The first showers that have fallen across much of Zimbabwe in the past week have brought relief from high temperatures and have started the process of wetting the soil.
While farmers and input suppliers have been making their preparations in time, it is fairly clear that those responsible for ensuring other preparations have been doing almost nothing.
On the positive side, we have seen steady and determined allocations of inputs and imports of required farm machinery so that as soon as the agricultural experts give the word to start planting most farmers will have what they need to get into their fields.
A lot of preliminary work has been done, and is continuing to be done, to ensure that the predicted normal-to-above-normal rainfall will not go to waste and that farmers are well-prepared after two years of droughts during which many failed to realise a return on their investment.
Prices of seeds and fertilisers never stopped rising even when the rainfall distribution was poor.
However, the projected good rainfall is not without its own challenges and here a lot of other people need to take serious action right now.
Our rainfall even in bad years has violent storms, tropical cyclones, floods in low-lying areas and lightning strikes and in a good season these may perhaps be worse.
So we need to be prepared, but even ordinary rainfall in a good season can cause flash floods in low-lying areas and anyone walking though Harare on Monday afternoon would have seen even the modest shower the city experienced forming large pools of water round blocked drains and rubbish-filled catch pits.
Local authorities know that even in drought years we need functioning storm water drains, and that we need emergency action now in new housing areas and especially in those illegal settlements all too often built on wetlands, what used to be called seasonal swamps since they flood in the rains.
The mushrooming of illegal settlements on wetlands, local authorities’ disregard of proper waste management and poor maintenance of storm water drains, that have become an eyesore in most cities, could result in some areas being submerged under water during this season.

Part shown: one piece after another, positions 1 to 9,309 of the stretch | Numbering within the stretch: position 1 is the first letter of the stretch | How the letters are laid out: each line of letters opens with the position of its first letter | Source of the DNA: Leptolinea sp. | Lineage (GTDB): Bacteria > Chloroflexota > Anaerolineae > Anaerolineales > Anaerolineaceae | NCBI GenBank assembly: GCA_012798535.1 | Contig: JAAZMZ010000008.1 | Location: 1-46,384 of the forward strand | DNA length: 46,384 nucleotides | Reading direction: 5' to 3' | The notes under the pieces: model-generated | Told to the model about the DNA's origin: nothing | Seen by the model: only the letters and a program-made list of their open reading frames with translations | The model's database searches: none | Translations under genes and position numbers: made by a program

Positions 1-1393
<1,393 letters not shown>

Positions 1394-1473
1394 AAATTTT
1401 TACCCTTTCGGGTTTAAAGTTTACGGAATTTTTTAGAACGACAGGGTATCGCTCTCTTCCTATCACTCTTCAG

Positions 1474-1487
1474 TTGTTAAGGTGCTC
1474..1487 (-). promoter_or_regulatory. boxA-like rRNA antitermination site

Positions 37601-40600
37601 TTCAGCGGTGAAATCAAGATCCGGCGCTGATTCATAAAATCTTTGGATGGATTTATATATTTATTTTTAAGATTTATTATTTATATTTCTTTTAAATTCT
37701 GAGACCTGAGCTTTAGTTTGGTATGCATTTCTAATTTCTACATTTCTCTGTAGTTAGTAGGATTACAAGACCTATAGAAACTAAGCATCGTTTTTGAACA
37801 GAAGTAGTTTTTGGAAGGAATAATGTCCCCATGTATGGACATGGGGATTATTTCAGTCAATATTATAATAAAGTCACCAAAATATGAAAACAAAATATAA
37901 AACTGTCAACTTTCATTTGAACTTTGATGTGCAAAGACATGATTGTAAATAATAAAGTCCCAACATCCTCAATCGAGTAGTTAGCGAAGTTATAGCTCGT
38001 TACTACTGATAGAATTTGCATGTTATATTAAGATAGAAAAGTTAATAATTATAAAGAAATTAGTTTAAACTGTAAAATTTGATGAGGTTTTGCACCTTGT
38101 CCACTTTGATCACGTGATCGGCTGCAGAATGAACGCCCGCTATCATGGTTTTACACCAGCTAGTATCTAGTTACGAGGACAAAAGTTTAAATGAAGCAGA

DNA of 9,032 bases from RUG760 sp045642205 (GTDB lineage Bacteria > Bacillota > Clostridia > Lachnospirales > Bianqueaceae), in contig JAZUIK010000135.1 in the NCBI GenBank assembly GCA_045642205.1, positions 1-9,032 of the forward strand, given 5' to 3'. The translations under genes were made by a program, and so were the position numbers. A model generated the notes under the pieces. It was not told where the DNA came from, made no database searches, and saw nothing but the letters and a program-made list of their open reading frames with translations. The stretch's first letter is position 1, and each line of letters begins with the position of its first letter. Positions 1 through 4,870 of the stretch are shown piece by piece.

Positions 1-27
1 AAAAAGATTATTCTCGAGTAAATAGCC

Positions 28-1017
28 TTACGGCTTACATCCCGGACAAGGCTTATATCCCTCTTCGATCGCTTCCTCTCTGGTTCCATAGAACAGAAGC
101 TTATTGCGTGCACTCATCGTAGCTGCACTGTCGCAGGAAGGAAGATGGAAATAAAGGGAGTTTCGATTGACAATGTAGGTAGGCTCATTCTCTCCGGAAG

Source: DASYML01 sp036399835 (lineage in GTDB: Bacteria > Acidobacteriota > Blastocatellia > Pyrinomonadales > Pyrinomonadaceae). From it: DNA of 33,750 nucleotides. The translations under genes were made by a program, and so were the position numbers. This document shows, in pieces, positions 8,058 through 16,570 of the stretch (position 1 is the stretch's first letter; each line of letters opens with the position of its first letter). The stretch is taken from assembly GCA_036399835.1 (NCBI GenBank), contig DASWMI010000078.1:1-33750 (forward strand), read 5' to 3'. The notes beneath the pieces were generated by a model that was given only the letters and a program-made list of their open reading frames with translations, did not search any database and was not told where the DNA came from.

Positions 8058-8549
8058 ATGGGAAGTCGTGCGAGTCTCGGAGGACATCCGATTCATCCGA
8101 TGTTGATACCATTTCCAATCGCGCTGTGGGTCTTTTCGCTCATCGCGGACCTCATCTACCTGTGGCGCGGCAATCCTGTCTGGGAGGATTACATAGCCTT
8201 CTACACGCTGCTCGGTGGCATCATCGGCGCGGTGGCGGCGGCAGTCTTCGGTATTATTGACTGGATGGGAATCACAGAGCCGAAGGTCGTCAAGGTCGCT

Poor urban planning and the parcelling out of land on areas not suitable for housing development in major cities have worsened the problem of flash floods, which should not be the case if local authorities performed their duties without being motivated by a quest for personal gains.
Sometimes even legal development is in danger, because hill sides have been built over, because house-proud residents have planted gardens after filling in the street drains outside their homes, or because developers and new residents have not thought seriously about drainage when building.
Hundreds of urban houses were built on wetlands, riverbanks and near water sources where the infrastructure will fail to hold, in the event of above average rains, let alone torrential rains.
Floods that hit Harare in 2017 were as a result of poor maintenance of drainage systems in parts of Kuwadzana on one hand, but even in Borrowdale, houses that were built in low-lying floodplain areas and on top of former stream beds were hit, with the natural flow of water into tributaries blocked and storm water drains designed for an earlier era of far lower densities overwhelmed as rivers of water poured down hillsides. Chitungwiza, which was hit harder, had thousands of houses built on wetlands and over storm water drains. That town will require long-term solutions, with the municipality putting in proper infrastructure and preventative measures to avoid the destruction of property and loss of life in the event of floods.